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Delegate Thomas Cale of Alaska, photograph by Case & Draper, 1906

Frank H. Waskey, originally from Minnesota, and Thomas Cale, who had worked in Wisconsin, both sailed to Alaska in the 1898 gold rush and settled there. In his short term in Congress, Waskey introduced legislation to protect Alaskan wildlife, regulate placer mining, and support road construction. Cale was a strong advocate for Alaska’s territorial status and home rule.

Alaska State Library, Case & Draper Photo Collection, Case & Draper, ASL-PCA-39-0118

Delegate Thomas Cale of Alaska, photograph by Case & Draper, 1906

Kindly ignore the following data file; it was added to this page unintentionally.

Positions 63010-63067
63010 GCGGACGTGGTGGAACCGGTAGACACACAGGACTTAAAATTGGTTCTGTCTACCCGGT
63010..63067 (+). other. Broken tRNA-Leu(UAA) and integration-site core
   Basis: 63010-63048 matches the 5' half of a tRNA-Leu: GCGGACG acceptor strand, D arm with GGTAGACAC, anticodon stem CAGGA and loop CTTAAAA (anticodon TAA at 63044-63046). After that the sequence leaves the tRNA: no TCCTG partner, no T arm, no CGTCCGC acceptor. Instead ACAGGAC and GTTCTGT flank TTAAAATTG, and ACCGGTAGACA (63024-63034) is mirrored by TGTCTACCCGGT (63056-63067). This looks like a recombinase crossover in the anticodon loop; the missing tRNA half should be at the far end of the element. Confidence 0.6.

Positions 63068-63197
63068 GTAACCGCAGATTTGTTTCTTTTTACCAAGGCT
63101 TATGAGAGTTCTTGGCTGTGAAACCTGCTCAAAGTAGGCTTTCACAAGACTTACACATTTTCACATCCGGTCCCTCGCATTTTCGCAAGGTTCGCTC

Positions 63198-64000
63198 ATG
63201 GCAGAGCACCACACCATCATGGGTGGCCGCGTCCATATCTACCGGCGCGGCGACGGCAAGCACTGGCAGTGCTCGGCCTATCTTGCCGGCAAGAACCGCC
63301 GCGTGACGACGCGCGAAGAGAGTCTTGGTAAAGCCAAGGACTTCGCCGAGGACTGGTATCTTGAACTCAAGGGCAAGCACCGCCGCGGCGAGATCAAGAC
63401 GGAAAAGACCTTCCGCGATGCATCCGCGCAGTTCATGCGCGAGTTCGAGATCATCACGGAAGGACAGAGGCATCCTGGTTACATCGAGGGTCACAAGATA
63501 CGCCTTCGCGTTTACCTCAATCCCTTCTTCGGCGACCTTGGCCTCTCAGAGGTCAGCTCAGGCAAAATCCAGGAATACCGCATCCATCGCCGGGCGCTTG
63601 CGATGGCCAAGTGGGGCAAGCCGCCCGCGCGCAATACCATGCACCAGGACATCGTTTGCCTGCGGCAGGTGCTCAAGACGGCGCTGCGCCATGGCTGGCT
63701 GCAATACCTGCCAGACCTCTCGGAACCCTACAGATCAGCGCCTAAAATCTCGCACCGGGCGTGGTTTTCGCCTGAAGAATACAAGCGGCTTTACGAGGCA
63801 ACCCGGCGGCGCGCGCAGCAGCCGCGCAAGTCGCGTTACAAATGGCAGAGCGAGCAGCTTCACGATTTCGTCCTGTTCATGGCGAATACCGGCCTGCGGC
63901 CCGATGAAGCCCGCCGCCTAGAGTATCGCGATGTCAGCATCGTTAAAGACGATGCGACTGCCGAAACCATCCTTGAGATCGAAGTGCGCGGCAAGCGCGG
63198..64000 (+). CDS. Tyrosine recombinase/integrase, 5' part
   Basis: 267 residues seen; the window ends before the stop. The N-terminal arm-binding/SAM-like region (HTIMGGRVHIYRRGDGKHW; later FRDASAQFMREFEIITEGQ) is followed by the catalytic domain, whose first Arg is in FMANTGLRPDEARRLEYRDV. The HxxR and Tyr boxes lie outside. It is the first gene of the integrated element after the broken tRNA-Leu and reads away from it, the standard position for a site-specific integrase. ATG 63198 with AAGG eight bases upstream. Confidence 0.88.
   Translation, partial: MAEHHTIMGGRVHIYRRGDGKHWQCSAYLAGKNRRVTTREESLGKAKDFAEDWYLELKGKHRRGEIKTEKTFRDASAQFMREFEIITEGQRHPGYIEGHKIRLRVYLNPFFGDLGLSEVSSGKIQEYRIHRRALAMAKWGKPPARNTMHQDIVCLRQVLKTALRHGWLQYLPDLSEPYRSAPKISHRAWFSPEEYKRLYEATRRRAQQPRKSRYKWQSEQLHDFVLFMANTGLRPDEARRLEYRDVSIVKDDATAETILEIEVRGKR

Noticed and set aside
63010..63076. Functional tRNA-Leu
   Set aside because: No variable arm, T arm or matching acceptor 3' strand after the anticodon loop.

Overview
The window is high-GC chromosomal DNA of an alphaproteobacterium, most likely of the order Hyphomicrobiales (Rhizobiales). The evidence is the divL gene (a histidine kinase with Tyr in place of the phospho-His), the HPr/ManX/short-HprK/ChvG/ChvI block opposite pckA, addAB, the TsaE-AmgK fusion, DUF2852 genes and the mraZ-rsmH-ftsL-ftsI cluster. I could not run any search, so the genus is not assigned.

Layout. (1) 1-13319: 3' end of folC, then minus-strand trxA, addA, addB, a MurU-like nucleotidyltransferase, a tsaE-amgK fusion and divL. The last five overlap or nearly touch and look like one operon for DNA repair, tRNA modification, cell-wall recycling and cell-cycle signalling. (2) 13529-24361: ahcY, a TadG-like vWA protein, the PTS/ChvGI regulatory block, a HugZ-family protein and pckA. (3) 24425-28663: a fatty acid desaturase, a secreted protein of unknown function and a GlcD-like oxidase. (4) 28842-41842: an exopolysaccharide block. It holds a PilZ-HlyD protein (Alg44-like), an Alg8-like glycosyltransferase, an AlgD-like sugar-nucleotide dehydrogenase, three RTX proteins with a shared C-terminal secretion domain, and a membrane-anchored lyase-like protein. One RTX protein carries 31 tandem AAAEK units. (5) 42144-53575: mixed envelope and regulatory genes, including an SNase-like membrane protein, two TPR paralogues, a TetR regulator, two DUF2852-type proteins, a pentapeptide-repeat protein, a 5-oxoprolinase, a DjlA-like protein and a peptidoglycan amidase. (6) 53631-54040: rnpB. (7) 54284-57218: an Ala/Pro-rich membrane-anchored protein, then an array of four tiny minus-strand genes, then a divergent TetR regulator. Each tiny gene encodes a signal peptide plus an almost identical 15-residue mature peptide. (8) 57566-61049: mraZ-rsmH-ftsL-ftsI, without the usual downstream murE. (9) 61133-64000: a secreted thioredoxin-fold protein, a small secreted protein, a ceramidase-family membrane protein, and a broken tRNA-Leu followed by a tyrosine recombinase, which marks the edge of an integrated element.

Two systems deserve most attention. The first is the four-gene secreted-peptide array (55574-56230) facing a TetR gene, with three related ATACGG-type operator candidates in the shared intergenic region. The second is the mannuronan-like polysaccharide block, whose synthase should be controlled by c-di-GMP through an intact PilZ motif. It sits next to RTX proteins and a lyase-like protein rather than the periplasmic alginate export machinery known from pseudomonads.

Alaskan Delegates to Congress

Congress narrowly approved the purchase of Alaska from Russia in 1867. It largely ignored the region until 1884, when it passed an Organic Act defining Alaska as a federal district with fewer privileges than a territory. When gold was discovered there in 1898, Alaska’s population swelled, and its residents pressed for territorial status and congressional representation. Congress responded in 1906 by authorizing the election of a nonvoting Alaskan delegate to the House of Representatives. Congress granted Alaska territorial status in 1912 and statehood in 1959.

My efforts and my wishes, and I might say the wishes of the people of Alaska, are for a Territorial legislature.

Delegate Thomas Cale of Alaska, Territorial Government for Alaska, U.S. Congress, 1908